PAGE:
* The Hoke County News - Established 1928
VOLUME LXVIll NUMBER 48 RAEFORD, HOKE COUNTY, NORTH CAROLINA
The Hoke County Journal - Established 1905
S8 PER YEAR THURSDAY. MARCH 31. 1977
BY SAM C MORRIS
The weather seems to have
adjusted to the season and it was
warm for the past weekend. If we
can get by the Easter holidays
without a cold snap, maybe we can
look forward to summer.
It is raining as this is being
written early Tuesday morning but
the temperature is going up and it
should be in the 70's during the
? ? *
Well, things car get back to
normal with the basketball tourna
, ment over and the Tar Heel teams
coming in two and four in the
tournament. The games Monday
didn't go down to the last shot like
the others, so it didn't take as long
to wind down as the previous
Now you can get ready for your
routine show or see reruns for the
next few weeks until baseball rolls
I did see one sign on the TV
screen that said, "we will be back."
I wonder when this sign was
? * *
The "Lundy Fund" has certainly
been a success and it shows that the
Hoke County people have a heart.
It also shows that the folks that
were raised here and moved away
are still like 'Brer Rabbit'. They are
still from Hoke County.
This letter proves the point:
Just a small contribution to the
"Lundy Fund" and with lots of love
and appreciation. Yes, they are
> very much a part of the Raeford I
know and remember with much
gratitude. On my last visit to
Raeford, after I spoke with you, I
stopped in and had such a warm
? visit with Mrs. Lundy. What a
great couple, and what a tremen
dous expression of appreciation
from the Town of Raeford. I'm
really proud to be a "Raefordite"
? you can ask anyone in Spring
(you don't have to print this ? just
wanted to be a part of a wonderful
tribute.) Give my love to Ann
Thanks Mary Shaw, the check
has been turned over to the proper
authorities. Letters like yours bring
back many memories of high school
days. Stop in to see me the next
time you are in town.
? * ?
The "Get Up and Go" poem
does have more verses than were in
this column last week. The first to
come in was Mrs. Rachael Stevens
with a copy of the poem. She said
that her aunt had it and she
remembered it when she read it in
the paper last week, so she dug
down in her aunt's belongings and
came forth with it.
Next came Betty Smith and she
had found a copy in her grand
mother's things that had been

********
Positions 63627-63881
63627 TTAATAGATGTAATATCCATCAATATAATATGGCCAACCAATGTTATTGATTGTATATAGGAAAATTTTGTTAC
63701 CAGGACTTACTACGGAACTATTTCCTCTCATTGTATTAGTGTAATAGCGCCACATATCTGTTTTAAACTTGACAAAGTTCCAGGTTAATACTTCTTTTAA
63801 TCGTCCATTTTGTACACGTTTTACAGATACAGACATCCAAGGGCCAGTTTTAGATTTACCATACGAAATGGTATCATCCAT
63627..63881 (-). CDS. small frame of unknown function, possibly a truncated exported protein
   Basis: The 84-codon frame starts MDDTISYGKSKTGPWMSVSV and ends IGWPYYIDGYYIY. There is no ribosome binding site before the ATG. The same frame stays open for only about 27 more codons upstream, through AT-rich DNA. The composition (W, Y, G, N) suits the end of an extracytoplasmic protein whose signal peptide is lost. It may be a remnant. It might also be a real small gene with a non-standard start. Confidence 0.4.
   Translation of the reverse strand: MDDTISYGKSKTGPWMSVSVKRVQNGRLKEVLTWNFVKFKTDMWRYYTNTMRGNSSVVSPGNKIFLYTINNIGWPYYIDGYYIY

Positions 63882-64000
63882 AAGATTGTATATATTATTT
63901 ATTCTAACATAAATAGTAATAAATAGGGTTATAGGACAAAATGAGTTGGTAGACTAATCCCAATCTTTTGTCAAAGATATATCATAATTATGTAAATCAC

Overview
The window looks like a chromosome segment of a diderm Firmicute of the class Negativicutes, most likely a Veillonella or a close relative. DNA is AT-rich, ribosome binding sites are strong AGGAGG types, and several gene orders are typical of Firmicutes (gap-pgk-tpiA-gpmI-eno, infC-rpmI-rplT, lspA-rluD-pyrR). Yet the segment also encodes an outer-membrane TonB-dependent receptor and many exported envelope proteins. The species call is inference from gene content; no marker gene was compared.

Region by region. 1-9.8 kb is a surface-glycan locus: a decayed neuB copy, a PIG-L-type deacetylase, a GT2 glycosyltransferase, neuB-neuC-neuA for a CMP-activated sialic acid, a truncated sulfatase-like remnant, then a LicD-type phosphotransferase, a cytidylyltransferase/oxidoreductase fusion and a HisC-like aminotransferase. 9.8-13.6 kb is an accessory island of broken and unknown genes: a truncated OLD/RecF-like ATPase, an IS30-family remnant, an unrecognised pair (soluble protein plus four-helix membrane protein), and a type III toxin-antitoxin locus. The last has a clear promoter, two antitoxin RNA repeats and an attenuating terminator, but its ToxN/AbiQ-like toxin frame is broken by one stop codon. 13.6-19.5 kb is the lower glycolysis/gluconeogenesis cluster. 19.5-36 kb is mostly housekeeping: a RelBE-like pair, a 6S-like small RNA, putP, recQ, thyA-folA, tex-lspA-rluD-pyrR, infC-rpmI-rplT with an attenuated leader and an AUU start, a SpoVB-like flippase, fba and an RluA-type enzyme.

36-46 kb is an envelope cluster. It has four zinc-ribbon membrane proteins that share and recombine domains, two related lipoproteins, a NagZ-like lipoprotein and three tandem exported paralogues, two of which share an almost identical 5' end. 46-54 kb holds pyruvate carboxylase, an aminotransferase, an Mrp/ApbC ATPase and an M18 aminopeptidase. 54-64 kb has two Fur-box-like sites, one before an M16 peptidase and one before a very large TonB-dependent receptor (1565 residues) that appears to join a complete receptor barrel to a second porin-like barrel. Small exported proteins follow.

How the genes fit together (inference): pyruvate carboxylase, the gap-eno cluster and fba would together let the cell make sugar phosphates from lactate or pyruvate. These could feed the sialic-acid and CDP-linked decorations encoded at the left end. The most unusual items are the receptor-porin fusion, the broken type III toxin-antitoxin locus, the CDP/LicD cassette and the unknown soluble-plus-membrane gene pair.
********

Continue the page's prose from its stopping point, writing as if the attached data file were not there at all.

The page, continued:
Then the following letter was
Part of the poem you had in your
column last week sounded familiar
and it sent me browsing thru my
poetry file and sure enough, there it
was! The wording is a little
different but I'll copy it for you as it
is on my clipping.
Incidentally, it is from the News
and Observer. Raleigh. N.C.. Sun
day Morning. July 15. 1962 in a
column titled "Chatter."
Thanks for our paper each week;
it helps keep in touch with friends
and families, happenings, plus the
rogress of a place where many
appy memories were shared. We
are so happy for the Lundy's, which
is typical of Raeford's concern.
In looking thru my poetry clip
pings I also came across this
"The measure of a man is the
size of the thing it takes to get his
goat!" -James Scheneider
Thanks Barbara and from the
three copies received, the poem
below seems to bring an end to
"Get Up and Go."
How do I know that my youth is all
Well, my "Get up and Go' has got
up and went.
(See AROUND TOWN. Page 14)
HONORED CITIZENS ?? Mayor John K. McNeill Jr. congratulates Allen
Lundy and his wife Wimzy after signing the proclamation declaring next
Sunday to he Lundy Sunday ' in Raeford. | Photo by S.H. A plin |
Sunday, April 3 has been proclaimed Lundy Sunday in honor of
Wimzy and Allen Lundy and the big event will be the presentation of
the tickets for their dream vacation at 3 p.m. at the civic center.
The fund drive has now gone over $2,500 and contributions
continue to come in.
Mayor John K. McNeill Jr. signed the official proclamation of
Lundy Sunday, which says "The couple has operated Lundy's Shoe
Repair Shop in the city of Raeford since 1929 and continues to serve
our community. We in the city have continually benefitted from their
loyalty and service."
Leonard Miller, one of the organizers of the fund drive, said he
was delighted the goal had been reached so far ahead of the trip
(April 25) and said the extra money would go toward a car for the
"We feel it would be appropriate to help the Lundys fulfill another
long-standing dream, to replace their 12 year-old car. So
contributions will still be actively solicited and used as a down
payment on a newer car," he said.
The special open house at the civic center to celebrate the couple's
50th wedding anniversary is open to everyone.
Fire Station Bids
Fall Under $200,000
Bids were opened last Thursday
on the city's planned new fire
station and officials were pleased to
find that the total figures are well
below the $200,000 originally esti
DWC Contractors, Inc. of Fay
etteville submitted the low bid on
the general construction contract.
Raeford Plumbing and Heating
was low bidder on both the
plumbing and heating and air